International aid is an important part of the political economy of South Sudan and interacts with government, including state and local structures and authorities, in a continuous and evolving manner. Innovation, cooperation, mistrust, and conflict have characterised the relationship between the broader international aid community and the structures that produce and exercise authority in this diverse land. Since the 2013 civil war, though, this relationship has been dominated by mistrust as the international narrative towards South Sudan has shifted from one of collaboration to one of suspicion and the government has sought to use international resources in support of its political and military objectives. With a seeming lack of shared goals, international actors have called out the government for human rights violations, including impeding access to humanitarian aid and targeting aid workers and civil society representatives.
However, with the signing of a revitalised power sharing agreement in September 2018, there is occasion to consider how international aid providers work with, through or around the government in ways that maximise the positive impact of aid inputs and minimise the risk of harm. Based on primary and secondary sources, including the extensive literature surrounding lessons from the Comprehensive Peace Agreement (CPA) period, this paper analyses the relationship between the international aid community and the government in South Sudan in order to: (1) identify the opportunities and risks that donors and implementing partners face when working alongside, through or around the government; (2) consider the long-term implications of working alongside, through or around the government; and (3) offer lessons about minimum standards, conditions and good practices to promote conflict-sensitive engagement between the international aid community and the government in the current context.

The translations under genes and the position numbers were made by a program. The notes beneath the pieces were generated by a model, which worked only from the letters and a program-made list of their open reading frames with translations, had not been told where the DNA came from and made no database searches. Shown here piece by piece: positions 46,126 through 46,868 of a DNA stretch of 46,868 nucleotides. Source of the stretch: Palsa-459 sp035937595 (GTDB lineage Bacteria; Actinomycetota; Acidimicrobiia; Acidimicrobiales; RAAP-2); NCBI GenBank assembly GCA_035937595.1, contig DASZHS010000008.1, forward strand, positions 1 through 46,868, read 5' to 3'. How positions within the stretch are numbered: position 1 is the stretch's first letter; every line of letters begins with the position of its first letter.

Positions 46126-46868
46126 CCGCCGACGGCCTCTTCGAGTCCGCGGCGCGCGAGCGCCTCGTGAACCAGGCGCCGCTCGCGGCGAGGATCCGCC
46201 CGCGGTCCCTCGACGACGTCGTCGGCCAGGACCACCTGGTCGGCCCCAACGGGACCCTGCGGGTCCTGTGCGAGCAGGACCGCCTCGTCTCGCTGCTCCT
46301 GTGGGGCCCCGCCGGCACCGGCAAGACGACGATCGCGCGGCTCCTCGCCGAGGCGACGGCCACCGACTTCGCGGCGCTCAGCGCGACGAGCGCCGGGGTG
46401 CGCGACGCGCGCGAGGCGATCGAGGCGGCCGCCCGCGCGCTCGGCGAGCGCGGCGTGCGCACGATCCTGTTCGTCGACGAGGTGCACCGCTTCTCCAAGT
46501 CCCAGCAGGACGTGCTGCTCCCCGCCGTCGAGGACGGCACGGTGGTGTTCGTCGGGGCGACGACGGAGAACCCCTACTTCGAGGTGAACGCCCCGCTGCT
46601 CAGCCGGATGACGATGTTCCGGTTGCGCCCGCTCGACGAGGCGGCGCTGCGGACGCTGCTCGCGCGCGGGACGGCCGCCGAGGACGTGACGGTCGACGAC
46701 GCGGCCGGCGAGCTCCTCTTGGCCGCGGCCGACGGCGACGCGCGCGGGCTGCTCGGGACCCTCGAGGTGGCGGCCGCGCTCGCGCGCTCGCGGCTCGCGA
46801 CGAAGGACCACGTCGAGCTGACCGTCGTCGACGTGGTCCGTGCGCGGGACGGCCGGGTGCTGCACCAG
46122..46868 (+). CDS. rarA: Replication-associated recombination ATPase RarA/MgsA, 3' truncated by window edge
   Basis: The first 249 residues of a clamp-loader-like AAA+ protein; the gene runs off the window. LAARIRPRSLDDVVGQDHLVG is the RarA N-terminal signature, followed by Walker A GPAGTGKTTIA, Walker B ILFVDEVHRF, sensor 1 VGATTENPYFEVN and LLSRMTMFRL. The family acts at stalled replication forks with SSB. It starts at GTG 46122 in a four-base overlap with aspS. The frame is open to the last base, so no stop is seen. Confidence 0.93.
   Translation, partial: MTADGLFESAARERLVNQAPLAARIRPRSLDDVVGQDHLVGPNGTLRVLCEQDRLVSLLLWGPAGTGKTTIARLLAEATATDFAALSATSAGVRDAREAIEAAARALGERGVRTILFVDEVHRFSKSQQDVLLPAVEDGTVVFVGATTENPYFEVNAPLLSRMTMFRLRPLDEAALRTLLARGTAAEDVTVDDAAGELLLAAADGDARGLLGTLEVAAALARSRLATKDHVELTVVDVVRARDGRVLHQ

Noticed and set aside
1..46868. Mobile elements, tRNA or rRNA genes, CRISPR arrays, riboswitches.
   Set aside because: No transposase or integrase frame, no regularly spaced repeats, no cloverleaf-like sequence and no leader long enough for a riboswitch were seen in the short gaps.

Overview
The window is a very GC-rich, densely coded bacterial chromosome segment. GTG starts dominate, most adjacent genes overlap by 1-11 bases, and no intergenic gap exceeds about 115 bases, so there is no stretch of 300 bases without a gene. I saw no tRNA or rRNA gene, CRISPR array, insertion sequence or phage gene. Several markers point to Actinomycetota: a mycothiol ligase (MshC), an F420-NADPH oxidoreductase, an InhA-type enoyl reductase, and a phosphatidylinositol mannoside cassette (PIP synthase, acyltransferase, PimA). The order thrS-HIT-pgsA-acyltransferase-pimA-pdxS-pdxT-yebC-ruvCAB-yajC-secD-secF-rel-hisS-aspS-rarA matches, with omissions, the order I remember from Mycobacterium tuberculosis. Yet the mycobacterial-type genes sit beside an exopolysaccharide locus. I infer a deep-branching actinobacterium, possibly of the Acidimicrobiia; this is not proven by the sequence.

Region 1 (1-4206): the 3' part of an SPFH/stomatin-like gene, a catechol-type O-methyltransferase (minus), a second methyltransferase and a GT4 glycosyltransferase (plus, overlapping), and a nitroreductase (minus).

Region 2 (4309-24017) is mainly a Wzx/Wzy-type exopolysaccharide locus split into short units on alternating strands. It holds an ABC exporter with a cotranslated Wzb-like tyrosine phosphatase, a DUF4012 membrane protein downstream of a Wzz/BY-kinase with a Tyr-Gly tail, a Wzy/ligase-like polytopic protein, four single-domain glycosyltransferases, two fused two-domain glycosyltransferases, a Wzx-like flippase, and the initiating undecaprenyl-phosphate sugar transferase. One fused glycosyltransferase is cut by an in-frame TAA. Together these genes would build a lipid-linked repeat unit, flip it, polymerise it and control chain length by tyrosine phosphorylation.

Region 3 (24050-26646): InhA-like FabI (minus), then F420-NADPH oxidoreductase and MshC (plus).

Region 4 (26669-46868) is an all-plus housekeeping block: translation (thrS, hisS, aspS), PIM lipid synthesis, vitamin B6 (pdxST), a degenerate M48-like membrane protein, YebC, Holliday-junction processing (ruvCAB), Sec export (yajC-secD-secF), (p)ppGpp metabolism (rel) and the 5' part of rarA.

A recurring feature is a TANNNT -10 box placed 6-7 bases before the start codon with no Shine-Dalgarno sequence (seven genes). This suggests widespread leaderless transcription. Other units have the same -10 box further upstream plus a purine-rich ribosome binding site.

Aid actors have struggled to find the right approaches to engaging with the government in South Sudan. While some diplomats have asserted that the government is not a credible partner, there are significant political factors that reinforce their authority, not least of which is recognition from regional and some international partners and the UN system. Where government actions impede aid objectives, attempts to push back on government authority have often fallen short. In such cases, the government has effectively worked to undermine the generation of momentum and pathways for collective action, through for example, pressures on humanitarian leadership and outspoken advocates. Government control over humanitarian access leads to government influence, if not control, over aid provision, and it is likely that Juba will continue attempts to align aid resources with their political strategies. As humanitarian and development programming rely on local level cooperation, aid actors, at a minimum, will continue to seek government engagement and develop relationships with government officials within the communities where aid is delivered. None of these trends are unique to the current context, and there is a significant history of international aid engagement with authorities in South Sudan that influence the parameters and expectations of these relationships.